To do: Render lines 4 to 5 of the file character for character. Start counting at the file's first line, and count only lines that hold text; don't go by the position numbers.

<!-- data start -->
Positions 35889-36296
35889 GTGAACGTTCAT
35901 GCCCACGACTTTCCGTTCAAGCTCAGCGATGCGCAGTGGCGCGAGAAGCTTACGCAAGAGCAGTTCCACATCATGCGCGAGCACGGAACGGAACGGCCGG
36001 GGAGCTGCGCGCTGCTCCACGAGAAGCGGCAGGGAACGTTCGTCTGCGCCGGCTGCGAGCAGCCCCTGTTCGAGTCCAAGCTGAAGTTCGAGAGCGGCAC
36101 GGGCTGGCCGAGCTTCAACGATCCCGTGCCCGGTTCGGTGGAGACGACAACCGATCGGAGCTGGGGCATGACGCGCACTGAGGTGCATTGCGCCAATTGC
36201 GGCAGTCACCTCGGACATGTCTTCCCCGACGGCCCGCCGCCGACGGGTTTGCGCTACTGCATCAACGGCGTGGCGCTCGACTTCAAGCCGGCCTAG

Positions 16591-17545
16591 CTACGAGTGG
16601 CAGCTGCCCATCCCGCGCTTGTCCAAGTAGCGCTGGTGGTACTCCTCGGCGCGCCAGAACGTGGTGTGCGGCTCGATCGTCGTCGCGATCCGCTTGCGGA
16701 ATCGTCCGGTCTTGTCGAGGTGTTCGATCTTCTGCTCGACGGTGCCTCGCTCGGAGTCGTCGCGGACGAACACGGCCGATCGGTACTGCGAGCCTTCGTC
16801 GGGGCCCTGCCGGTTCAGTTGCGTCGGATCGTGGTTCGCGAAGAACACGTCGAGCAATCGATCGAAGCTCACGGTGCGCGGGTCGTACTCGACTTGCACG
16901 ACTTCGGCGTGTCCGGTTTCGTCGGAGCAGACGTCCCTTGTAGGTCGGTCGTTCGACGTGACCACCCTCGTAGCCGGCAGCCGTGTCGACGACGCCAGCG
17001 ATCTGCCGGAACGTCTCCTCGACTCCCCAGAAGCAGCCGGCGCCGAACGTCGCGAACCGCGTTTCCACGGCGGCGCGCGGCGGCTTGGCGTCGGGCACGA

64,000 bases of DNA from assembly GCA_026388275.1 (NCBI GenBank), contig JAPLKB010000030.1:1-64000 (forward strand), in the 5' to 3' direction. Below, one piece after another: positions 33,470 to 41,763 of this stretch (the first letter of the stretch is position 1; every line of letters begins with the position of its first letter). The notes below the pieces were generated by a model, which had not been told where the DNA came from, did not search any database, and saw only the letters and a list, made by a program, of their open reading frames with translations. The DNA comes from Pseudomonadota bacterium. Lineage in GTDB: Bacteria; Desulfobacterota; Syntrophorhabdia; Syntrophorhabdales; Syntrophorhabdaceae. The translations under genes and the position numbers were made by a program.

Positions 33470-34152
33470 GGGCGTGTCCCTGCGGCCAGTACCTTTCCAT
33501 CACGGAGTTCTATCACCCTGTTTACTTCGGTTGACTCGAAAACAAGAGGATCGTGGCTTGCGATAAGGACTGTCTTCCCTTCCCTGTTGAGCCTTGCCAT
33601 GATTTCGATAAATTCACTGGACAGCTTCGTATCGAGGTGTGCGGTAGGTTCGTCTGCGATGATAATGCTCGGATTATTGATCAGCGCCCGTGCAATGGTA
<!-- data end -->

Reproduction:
36001 GGAGCTGCGCGCTGCTCCACGAGAAGCGGCAGGGAACGTTCGTCTGCGCCGGCTGCGAGCAGCCCCTGTTCGAGTCCAAGCTGAAGTTCGAGAGCGGCAC
36101 GGGCTGGCCGAGCTTCAACGATCCCGTGCCCGGTTCGGTGGAGACGACAACCGATCGGAGCTGGGGCATGACGCGCACTGAGGTGCATTGCGCCAATTGC